Konica Minolta is known as a company that cares. This caring ethos is woven through the fabric of the organisation. From its practices and policies to the support of the diversity and inclusion of its workforce and a culture of wellbeing, health and safety to its ethical sourcing practices, transformative community partnerships with NFPs and actions demonstrating environmental leadership, Konica Minolta cares about its people, communities, environment and society.
Case Western Reserve University - Weatherhead School of Management
Under the leadership of Managing Director Dr. David Cooke, Konica Minolta Business Solutions Australia is known as a company that cares. As the Australian subsidiary of a parent company in Japan (Konica Minolta Inc.), it does more than distribute business and industrial imaging equipment and associated IT solutions. The company recognises its responsibility to its people, customers, communities and environment. Konica Minolta’s CSR Report proclaims, “We Care. We Commit. We Act.” This caring ethos is woven through the fabric of the organisation and its policies. Through its practices and policies that promote gender inclusiveness (e.g. flexible work, equitable parental leave, pay parity, gender diversity targets), as well as leave entitlements to support victims of domestic and family violence, it cares for employees. In developing a supplier code of conduct and an ethical sourcing roadmap, the company works with suppliers/business partners to identify risk areas and eradicate modern slavery from the supply chain, caring for customers, suppliers and society. Importantly, through its community partnerships with Not-For-Profits (NFPs) collectively selected by its employees, Konica Minolta supports a range of initiatives across health, education, environment and human rights sectors. Konica Minolta also demonstrates environmental leadership through its environmental management plan and carbon offset program, caring for the environment.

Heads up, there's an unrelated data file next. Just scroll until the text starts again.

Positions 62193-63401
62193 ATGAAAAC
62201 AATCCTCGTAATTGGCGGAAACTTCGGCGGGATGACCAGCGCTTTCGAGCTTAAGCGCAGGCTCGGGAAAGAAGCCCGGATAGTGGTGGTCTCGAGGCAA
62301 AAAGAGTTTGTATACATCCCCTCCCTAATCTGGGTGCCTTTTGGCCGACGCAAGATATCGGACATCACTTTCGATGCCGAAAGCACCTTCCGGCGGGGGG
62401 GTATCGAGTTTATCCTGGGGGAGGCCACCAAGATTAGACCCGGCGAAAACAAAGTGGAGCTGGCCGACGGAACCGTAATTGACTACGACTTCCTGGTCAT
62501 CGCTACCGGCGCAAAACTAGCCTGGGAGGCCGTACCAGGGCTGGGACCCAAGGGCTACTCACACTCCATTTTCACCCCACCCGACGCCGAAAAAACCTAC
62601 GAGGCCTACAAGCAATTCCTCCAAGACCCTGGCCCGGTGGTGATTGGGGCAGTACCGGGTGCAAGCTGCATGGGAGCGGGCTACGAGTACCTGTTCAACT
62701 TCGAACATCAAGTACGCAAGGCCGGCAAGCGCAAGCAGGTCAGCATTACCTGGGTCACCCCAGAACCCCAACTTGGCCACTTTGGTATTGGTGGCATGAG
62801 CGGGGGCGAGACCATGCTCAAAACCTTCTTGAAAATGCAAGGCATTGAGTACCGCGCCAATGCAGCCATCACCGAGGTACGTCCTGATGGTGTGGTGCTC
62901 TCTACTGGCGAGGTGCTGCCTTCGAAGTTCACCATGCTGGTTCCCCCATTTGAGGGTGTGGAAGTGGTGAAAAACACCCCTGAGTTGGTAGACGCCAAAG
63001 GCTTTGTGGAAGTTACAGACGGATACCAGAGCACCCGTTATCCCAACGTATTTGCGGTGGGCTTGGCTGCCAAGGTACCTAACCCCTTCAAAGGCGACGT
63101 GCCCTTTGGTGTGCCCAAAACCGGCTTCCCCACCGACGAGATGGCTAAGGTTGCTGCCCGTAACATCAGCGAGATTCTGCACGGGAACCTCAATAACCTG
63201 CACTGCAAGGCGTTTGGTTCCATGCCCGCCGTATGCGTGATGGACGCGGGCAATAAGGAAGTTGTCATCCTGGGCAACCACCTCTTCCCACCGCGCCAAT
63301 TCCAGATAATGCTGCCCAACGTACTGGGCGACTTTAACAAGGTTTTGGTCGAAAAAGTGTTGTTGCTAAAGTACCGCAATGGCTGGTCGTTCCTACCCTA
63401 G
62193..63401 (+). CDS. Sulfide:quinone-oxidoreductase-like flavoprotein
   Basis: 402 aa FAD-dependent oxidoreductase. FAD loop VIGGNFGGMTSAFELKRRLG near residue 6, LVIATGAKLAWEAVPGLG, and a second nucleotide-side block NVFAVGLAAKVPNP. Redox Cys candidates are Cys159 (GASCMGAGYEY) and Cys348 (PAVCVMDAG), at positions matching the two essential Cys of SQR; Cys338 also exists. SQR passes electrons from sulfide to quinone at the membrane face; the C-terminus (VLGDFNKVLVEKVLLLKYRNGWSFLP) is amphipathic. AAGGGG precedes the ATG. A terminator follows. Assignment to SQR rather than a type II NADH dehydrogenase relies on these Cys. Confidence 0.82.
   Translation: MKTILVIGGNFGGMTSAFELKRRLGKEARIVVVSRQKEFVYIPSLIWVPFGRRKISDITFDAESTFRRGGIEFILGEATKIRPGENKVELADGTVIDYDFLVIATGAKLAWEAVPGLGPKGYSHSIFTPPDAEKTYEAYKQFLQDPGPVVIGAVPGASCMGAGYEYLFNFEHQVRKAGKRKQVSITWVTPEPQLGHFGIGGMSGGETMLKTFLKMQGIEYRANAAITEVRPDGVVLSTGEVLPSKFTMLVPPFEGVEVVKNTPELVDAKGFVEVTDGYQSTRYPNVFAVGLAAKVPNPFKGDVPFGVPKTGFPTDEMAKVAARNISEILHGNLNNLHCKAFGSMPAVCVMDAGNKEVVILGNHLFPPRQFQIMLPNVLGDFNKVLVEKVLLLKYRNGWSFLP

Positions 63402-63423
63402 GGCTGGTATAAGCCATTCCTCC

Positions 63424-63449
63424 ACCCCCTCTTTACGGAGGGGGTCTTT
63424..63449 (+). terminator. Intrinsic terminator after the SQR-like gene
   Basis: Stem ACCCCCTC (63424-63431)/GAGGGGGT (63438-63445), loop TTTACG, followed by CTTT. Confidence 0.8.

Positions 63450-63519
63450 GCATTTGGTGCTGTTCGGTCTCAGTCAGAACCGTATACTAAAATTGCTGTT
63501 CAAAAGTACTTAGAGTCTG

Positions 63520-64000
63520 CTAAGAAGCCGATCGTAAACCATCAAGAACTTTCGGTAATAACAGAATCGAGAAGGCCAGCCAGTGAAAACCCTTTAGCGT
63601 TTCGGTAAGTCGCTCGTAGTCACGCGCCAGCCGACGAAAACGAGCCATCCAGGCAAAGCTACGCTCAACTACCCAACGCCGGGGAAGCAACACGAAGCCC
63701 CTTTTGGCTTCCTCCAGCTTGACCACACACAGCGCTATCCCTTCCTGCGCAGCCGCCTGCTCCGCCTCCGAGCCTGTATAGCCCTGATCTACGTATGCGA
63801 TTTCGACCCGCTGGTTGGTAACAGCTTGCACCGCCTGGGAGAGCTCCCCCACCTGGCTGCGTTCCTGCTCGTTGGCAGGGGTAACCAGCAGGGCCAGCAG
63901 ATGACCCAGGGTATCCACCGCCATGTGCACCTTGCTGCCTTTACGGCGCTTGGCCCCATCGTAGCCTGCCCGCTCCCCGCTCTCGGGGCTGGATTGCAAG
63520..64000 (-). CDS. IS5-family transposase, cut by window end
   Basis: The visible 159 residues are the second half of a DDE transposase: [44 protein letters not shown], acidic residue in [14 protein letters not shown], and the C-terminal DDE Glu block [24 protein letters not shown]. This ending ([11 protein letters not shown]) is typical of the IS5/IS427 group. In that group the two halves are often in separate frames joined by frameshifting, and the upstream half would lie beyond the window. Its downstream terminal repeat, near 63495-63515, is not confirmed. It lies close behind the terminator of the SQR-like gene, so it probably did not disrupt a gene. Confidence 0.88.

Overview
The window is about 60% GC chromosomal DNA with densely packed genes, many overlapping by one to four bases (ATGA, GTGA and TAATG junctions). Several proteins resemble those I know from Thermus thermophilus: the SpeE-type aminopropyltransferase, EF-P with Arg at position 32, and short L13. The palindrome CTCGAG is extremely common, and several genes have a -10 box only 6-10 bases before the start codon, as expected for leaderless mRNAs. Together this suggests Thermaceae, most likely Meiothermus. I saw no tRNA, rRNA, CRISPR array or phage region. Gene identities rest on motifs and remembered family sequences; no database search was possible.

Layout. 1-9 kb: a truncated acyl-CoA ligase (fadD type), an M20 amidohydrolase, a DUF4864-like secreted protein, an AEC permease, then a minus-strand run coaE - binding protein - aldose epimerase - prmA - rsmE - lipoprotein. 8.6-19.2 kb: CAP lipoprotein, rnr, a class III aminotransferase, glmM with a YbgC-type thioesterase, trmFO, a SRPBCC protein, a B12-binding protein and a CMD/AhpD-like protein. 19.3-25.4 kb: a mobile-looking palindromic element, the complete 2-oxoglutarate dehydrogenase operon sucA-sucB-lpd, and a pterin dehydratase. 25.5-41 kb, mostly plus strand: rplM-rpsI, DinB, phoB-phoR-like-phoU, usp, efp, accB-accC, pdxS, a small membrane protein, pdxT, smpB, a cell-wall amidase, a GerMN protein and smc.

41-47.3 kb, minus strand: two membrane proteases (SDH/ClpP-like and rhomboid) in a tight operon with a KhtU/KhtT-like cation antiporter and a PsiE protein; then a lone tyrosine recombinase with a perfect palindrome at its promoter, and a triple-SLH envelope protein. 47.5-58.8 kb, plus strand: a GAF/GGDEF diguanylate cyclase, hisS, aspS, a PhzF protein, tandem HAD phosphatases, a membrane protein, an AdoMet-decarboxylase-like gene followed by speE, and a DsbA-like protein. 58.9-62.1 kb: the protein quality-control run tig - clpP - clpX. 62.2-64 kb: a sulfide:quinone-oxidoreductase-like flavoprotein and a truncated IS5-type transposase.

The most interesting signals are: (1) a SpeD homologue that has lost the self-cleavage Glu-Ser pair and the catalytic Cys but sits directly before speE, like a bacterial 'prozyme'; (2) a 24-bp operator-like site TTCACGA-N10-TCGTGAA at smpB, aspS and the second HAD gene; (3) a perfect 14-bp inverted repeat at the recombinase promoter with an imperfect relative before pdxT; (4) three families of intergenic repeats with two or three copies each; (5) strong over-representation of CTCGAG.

In an interview with Dr. Cooke, he describes the surge within the organisation when it took a stance against human trafficking and modern slavery, partnering with Project Futures, a human rights organisation, when he says, “it got a life of its own.” Customers wanted to do business with Konica Minolta and people wanted to work for Konica Minolta because of its reputation as a company that cares for society. In supporting Project Futures, the company helps transform the lives of children and women affected by slavery, human trafficking and sexual exploitation in Australia and Cambodia. This involvement helped move the needle at Konica Minolta. Dr. Cooke profoundly states, “doing good does not come at the expense of company performance; it is the basis of company performance.” As a company that cares, Konica Minolta’s ethos ensures its business operations do no harm and importantly, acts in ways that enhance the quality of life for people, as well as the environment. In Dr. Cooke’s words, “this is who we are” … a company that cares. To learn more about Konica Minolta's human rights initiatives, please read the story - How one Company Cares enough to Eradicate Modern Slavery From the Supply Chain.
Konica Minolta employees supporting community partners. Clockwise from top right: Landcare Australia, The Smith Family, Project Futures/AFESIP, Breast Cancer Network of Australia.